The court tentatively found that although Dorn’s interaction with her children is significantly impaired, the children still have the ability to interact with their mother. The court found that such interaction would in fact be beneficial to their psychological growth. This decision is still early in the case’s development, as a full trial is set for later this year. Nevertheless, Dorn and her parents, who filed suit on behalf of their daughter, are celebrating this temporary holding as a sign of the success to come. The fact that the case may end at the county level may limit its effect but the case, nonetheless, marks a notable achievement in disability rights.

--Zannie Carlson
   TMA Staff Writer

Sunday, March 20, 2011

Do You Have A Receipt For That Rape?

By: Shailee Diwanji

Fancy filing away that receipt for your hush-hush abortion along with your latest business entertainment expenses? The No Taxpayer Funding For Abortion Act might just make it so you have to. This bill, introduced by representatives Dan Lipinski (D-Ill.) and Chris Smith (R-N.J.), has significant support from the GOP (and some Democrats) and is expected to sail through the House of Representatives. Slightly modified from its original version, which only recognized "forcible" rape, the bill now focuses on federal funding for abortions with some flagrantly ill-devised consequences. The bill mandates that federal funds not be used to fund an abortion, unless it was the result of rape or incest, or seriously endangers the life of the mother.

In a marked departure from the GOP's traditional take on tax breaks, which asserts that tax break money belongs to the taxpayer, in this bill, the GOP furthers the idea that tax credits and deductions are federal funds. Enter IRS. Although vague in its description of enforcement measures, the bill could result in creating a new role for IRS agents - the abortion police. The Joint Tax Committee offered various different interpretations of the bill and how it would affect the tax code. The worst of these would be questions on tax forms ("Have you had an abortion? Did you keep your receipt?") or IRS audits, with victims of rape having to relive their ordeals in conversations with IRS agents. The taxpayer, probably a woman, would have to provide proof of the incident and corroborate facts about the abortion, rape, and etcetera. The IRS won't comment on bills, but it's certain IRS agents will not enjoy this new role.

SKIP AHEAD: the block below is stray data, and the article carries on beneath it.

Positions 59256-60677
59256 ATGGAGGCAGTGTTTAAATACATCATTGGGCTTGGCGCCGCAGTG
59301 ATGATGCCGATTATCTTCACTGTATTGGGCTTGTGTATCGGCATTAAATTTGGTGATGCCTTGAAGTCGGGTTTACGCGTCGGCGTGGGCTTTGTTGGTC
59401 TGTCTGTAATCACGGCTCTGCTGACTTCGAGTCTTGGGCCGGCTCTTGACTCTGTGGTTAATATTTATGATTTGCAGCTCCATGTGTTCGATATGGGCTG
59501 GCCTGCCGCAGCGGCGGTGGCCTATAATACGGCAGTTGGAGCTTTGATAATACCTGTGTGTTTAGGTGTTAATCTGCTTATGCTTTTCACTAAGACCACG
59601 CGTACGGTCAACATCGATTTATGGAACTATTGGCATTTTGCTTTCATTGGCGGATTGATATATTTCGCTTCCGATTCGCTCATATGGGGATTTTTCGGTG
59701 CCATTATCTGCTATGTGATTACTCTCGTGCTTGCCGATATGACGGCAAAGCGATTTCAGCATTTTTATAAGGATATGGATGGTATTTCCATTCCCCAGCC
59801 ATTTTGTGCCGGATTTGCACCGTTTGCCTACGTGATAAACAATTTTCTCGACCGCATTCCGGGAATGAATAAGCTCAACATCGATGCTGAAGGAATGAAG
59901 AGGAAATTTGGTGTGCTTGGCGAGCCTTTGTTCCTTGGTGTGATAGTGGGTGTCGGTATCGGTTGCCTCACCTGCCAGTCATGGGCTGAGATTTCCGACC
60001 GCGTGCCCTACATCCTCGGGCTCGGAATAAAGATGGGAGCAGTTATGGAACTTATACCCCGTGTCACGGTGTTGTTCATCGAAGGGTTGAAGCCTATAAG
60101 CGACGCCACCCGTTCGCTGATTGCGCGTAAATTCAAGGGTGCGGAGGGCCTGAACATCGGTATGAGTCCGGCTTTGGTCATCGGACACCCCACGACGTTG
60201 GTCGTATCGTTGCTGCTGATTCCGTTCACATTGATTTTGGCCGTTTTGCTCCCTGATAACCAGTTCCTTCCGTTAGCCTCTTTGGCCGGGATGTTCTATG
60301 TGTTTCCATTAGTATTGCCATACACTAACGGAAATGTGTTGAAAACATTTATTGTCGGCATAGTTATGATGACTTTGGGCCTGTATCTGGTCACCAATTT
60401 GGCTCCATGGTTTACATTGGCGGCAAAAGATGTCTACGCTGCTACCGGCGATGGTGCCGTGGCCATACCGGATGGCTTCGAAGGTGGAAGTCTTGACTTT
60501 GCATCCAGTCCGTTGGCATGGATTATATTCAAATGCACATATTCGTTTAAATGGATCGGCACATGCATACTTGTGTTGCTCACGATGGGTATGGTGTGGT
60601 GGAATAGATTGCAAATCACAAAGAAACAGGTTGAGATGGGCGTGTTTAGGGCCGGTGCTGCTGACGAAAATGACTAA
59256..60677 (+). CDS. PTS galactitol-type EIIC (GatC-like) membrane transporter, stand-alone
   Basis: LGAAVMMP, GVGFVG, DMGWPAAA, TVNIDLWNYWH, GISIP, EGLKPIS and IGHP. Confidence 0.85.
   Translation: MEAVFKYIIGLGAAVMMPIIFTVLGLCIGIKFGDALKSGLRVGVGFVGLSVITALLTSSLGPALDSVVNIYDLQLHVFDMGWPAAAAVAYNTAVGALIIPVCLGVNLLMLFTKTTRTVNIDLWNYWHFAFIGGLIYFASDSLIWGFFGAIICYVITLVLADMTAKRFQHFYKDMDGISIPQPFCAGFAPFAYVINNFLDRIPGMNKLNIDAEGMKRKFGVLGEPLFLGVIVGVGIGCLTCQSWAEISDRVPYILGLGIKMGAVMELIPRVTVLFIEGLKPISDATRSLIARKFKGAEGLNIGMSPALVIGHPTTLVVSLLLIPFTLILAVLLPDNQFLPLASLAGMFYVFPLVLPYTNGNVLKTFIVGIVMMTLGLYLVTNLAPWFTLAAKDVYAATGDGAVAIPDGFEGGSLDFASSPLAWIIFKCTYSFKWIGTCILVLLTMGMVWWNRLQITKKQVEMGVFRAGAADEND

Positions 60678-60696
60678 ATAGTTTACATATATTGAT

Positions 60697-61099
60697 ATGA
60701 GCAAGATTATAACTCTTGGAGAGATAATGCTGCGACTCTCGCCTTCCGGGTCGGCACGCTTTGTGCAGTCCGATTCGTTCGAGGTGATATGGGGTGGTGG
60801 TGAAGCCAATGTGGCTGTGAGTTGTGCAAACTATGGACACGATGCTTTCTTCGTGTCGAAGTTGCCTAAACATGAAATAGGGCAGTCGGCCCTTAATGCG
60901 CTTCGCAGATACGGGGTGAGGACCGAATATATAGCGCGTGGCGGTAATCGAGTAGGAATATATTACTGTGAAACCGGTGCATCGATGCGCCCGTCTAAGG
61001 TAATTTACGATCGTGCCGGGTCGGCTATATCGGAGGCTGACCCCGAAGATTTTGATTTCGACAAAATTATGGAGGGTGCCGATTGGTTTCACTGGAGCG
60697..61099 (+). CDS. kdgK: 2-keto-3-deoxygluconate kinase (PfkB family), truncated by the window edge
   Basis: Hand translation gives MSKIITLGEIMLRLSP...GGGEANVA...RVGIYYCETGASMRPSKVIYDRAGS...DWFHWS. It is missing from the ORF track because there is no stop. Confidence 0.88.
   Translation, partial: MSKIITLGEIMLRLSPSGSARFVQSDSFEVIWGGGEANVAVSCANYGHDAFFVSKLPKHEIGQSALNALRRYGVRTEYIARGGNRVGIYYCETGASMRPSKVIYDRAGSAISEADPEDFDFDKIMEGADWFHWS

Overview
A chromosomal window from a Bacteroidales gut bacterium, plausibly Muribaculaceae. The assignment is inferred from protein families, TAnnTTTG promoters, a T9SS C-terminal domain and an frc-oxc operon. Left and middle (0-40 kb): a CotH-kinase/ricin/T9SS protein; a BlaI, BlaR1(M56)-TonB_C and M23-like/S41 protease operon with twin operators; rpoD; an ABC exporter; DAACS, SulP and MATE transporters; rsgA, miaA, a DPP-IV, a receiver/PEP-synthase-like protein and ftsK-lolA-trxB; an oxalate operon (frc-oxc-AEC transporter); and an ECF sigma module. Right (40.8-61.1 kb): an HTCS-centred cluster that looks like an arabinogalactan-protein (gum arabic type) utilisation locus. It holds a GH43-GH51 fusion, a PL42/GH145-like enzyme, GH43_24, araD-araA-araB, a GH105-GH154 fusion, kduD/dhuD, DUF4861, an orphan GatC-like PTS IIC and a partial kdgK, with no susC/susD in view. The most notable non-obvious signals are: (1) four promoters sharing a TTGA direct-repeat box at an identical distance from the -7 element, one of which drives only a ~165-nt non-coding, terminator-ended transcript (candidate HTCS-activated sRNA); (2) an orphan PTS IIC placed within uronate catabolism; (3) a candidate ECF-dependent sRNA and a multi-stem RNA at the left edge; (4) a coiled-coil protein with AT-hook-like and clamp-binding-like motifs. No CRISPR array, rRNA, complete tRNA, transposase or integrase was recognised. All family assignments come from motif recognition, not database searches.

Critics of this bill attack its poor word-choice and want of clarity, and the drafters of this bill have refused to comment on it. Although pro-life groups claim they are interested solely in regulating federal funding for abortions, the bill, if it becomes law, will definitely affect the tax code and the health insurance industry (the bill has an entire section on tax benefits!). Employers may not be able to take tax deductions for health plans offering abortion coverage (the largest tax break for businesses), and the resulting lack of demand for these plans could result in no private insurance coverage for abortions. Despite strong support, the fate of this bill remains to be seen. But as the country tracks the progress of this bill, don't forget, dear taxpayer, to keep your receipt for that abortion.

--Shailee Diwanji
   TMA Staff Writer

Sunday, March 13, 2011

Amidst Financial Crisis, Politicians Try to Redirect our Attention to the Usual Scapegoats

By: Zannie Carlson

The March 21 edition of The Nation features an article on Washington’s lackluster efforts in improving the lives of unemployed or soon-to-be laid off Americans: Finding that individuals with college degrees comprise less than half of the unemployment rate, the article observes that “while the overall economy continues to suffer through the worst labor market since the Great Depression, the elite centers of power have recovered.”

The article also finds that D.C. has perversely thrived compared to the rest of the nation, attributing to this phenomenon “the detachment of the current Washington political conversation from the economic realities working-class, middle-class and poor people face.” The insularity of Washingtonians allow politicians to remain dissociated from the issues they ostensibly seek to address. As “the unemployment has barely budged,” Washington, as well as other elite politicians have focused their time on eroding women’s rights.  For example, the House just passed a bill proposing that the federal budget should cut federal funding for Planned Parenthood, a non-profit-run clinic which provides women with affordable reproductive healthcare nationwide.

While one writer worries that “shrouded in the language of fiscal austerity, the GOP’s social agenda intends to . . .forc[e] women back into the domestic sphere,” my concern primarily lies with minority, low-income women. If the politicians were thinking about the policy implications of their legislation, they would likely realize that taking away access to contraception and abortion would raise the birthrate, particularly for poor, minority, or immigrant females, who are more likely to lack the resources to seek alternatives. Feminist blog Jezebel cites some statistics: “almost 20 percent of African-Americans nationwide don't have a usual source of health care, and many rely on Planned Parenthood for routine services that have nothing to do with abortion, itself only three percent of Planned Parenthood's operations. And 23 percent of African-American women are uninsured, compared to 14 percent of non-Hispanic whites.” Assuming that only a few of these women are not driven to get abortions extralegally, then they will have children they cannot afford, and will likely cost the state more than what the state would save by eliminating Planned Parenthood programs. To be fair to Washington, politicians in Oklahoma, Utah, even swinger state Ohio are also jumping on the jeopardizing women’s reproductive rights bandwagon.